Discussion: Translating Comics and Graphic Novels
Translators: Invisible but essential.
This was actually the first panel I attended while at Bologna. I hadn’t really gotten into the groove of how best to report, I’m afraid, so this won’t have the direct discussion I was able to attain with some of the other panels. Instead, I’d like to just focus on some of the highlights from the talk that I thought were really interesting.
Now this discussion was held in a part of the fair called the “Translators Cafe”. And regular talks on the subject of translation were slated throughout the festival. This was the only one I was able to get to, and afterwards a friends of mine told me that they’d always had some issues with the roster of the translation talks. According to them, the translators that speak are always European. Certainly that was the case with this particular roster. And while one off-hand mention was made of manga, the focus was squarely on translating European or American comics alone.
The panel consisted of the following:
– Michele Foschini, Bao Publishing
– Emanuele Di Giorgi, Tunué
– Yaël Eckert e Jouda Fahari-Edine, Bayard
– Moderator: Ivanka Hahnenberger, VIP Licensing
Here are a couple points that I thought were interesting:
- It is not uncommon when translating a comic book series to use the same translator for each and every one of them. In doing so, you are able to maintain the “voice” of the series.
- Some countries can be awfully picky about the translations their books receive. Americans, however, aren’t picky at all.
- Here in America there’s a fun middle grade comic series called The Witches of Brooklyn by Sophie Escabasse. Sophie’s French herself but wrote the series in English. When the time came to translate it, however, she didn’t feel that she would be the best person to do the job. Instead, she worked with the translator and they did the job together.
- Onomatopoeia is shockingly difficult to translate. And the English language seems to have a lot more of it than other languages.
- There is a phrase in Italy: “To translate is to betray.” A phrase that these translators fight against.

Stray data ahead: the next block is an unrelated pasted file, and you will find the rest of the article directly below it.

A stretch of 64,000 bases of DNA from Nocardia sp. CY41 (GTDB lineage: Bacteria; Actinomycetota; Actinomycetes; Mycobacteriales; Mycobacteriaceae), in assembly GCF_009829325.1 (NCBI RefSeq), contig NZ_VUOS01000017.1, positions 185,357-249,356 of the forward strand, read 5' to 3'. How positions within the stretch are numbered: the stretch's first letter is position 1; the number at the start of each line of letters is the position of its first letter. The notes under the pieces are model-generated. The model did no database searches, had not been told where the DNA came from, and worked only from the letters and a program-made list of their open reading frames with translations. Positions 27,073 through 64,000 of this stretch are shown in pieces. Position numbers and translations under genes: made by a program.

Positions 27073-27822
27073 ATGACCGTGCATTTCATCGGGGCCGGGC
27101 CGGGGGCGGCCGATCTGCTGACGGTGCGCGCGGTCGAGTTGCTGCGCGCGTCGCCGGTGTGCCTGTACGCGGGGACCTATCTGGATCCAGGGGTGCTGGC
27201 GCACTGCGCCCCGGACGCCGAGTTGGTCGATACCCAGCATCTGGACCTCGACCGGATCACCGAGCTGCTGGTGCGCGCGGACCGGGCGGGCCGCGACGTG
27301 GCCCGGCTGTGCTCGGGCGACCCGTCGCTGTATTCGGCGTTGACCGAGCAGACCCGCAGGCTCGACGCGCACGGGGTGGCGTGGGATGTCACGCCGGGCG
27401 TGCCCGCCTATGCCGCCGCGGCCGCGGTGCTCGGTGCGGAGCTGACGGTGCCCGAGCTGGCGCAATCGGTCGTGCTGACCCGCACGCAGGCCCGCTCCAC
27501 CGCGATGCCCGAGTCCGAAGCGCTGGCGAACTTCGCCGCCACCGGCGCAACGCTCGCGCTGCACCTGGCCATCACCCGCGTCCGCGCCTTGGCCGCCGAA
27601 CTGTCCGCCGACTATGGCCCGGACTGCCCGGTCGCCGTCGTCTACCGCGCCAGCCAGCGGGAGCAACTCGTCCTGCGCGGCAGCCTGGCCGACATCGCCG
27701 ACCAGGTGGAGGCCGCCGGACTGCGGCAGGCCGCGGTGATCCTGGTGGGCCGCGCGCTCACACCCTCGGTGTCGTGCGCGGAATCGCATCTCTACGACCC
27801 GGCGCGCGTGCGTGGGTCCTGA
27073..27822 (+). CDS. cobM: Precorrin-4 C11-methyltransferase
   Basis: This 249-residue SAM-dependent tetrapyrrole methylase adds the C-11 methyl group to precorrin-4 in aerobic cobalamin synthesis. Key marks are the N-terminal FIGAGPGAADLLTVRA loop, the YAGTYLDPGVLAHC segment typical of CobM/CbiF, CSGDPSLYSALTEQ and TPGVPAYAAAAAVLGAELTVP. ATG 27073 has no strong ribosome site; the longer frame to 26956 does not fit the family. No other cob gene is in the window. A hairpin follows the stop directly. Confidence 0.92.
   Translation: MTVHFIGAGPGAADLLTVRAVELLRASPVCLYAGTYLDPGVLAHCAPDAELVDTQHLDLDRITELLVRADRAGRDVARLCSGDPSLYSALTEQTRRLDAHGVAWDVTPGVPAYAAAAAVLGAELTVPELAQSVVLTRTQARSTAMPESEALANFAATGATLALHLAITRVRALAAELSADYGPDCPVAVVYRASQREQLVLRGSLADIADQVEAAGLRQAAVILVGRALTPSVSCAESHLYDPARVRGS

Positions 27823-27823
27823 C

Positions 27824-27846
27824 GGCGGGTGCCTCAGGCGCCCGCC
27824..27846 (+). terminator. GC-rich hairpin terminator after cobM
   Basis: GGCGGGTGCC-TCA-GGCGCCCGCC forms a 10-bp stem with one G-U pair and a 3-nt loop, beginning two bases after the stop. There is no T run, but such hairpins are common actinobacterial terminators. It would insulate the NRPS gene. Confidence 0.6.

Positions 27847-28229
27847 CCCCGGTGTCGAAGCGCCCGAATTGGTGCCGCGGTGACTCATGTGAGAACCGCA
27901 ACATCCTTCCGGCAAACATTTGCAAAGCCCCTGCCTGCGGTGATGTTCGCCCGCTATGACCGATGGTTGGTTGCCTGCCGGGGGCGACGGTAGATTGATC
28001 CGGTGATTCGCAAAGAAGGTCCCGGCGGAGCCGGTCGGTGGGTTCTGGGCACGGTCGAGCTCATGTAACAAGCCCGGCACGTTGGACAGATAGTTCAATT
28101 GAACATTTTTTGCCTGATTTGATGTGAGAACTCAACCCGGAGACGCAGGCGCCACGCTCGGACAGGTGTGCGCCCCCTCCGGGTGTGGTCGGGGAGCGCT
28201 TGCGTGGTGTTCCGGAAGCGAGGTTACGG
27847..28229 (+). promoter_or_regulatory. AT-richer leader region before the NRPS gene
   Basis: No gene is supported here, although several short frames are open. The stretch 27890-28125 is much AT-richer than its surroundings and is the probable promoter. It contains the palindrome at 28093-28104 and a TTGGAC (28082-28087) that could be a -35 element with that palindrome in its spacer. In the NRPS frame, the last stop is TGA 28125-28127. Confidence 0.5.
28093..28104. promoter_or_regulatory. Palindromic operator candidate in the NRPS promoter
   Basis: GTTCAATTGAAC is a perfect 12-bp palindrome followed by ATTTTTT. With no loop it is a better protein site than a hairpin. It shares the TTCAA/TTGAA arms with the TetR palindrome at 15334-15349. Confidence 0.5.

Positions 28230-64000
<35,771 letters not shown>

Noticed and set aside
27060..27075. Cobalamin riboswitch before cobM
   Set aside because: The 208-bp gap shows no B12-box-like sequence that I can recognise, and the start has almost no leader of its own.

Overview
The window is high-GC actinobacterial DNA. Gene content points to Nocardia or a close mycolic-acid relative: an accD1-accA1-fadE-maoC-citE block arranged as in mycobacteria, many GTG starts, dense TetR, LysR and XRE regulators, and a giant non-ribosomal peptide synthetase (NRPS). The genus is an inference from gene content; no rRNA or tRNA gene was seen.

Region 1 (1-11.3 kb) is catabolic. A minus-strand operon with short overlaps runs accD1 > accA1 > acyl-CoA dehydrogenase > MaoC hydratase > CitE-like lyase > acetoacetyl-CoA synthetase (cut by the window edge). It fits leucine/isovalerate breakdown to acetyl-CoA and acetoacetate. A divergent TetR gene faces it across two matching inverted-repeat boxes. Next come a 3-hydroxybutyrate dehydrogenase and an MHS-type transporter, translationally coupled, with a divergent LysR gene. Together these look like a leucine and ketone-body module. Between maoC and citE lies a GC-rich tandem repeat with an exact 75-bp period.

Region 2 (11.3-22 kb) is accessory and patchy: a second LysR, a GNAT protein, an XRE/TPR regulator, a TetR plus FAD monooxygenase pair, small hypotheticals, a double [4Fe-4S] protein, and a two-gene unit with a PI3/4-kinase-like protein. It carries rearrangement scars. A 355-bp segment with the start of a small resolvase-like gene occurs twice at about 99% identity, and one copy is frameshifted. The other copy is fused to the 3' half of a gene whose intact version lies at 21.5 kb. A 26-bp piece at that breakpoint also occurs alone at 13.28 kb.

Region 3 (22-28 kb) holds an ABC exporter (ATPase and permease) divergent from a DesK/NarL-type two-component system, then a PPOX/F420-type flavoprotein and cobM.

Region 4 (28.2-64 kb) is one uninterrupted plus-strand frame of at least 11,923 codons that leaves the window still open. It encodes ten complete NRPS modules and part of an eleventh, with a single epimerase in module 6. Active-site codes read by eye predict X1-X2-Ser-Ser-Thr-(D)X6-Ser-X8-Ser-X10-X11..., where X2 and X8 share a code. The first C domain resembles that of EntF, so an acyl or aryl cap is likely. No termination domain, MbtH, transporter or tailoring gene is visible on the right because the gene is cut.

- What is the best personality trait to find in a translator? Humility. It’s the translators that ask the most questions that do the best job.
- Here’s an interesting point: To translate a comic book is rather like translating a film. In both cases you’re not finding the “best” translation but rather the best translation that fits.
- Now, historically in America, translations don’t sell as well as other books. That’s why you’ll often find translation information hidden on the publication pages. But recently there’s been this real push in the U.S. to credit the translator on the cover. Now not everyone on the panel was for this plan. Emanuele for example, made the comparison that, “I don’t want to know the Director of Photography of a film before I know who the Director.” So now some publishers in America are wildly advertising the translators (giving them credit) while others continue to hide that the book is even a translation at all.
- In America, 96.4% of the literature is not translated. Why are we so resistant? One theory is that was always have to put our own cultural stamp on everything. So in some translations you’ll see a huge divergence from the original text. In manga, for example, this is often the case. Plus, everything in America has to be about (you guessed it) America.
- Emil Ferris lives in my town in Evanston, Illinois, so I was particularly keen on a discussion of her book My Favorite Thing Is Monsters. Apparently the book wasn’t “layered” at all. This caused no end of nightmares for the translations. So the first company to do the translation layered everything for her, hired a calligrapher to recreate the onomatopoeia, and then offered the layers gratis to other publishers so that no one would ever have to do it again.
Filed under: Bologna Children's Book Fair
About Betsy Bird
Betsy Bird is currently the Collection Development Manager of the Evanston Public Library system and a former Materials Specialist for New York Public Library. She has served on Newbery, written for Horn Book, and has done other lovely little things that she'd love to tell you about but that she's sure you'd find more interesting to hear of in person. Her opinions are her own and do not reflect those of EPL, SLJ, or any of the other acronyms you might be able to name. Follow her on Twitter: @fuseeight.
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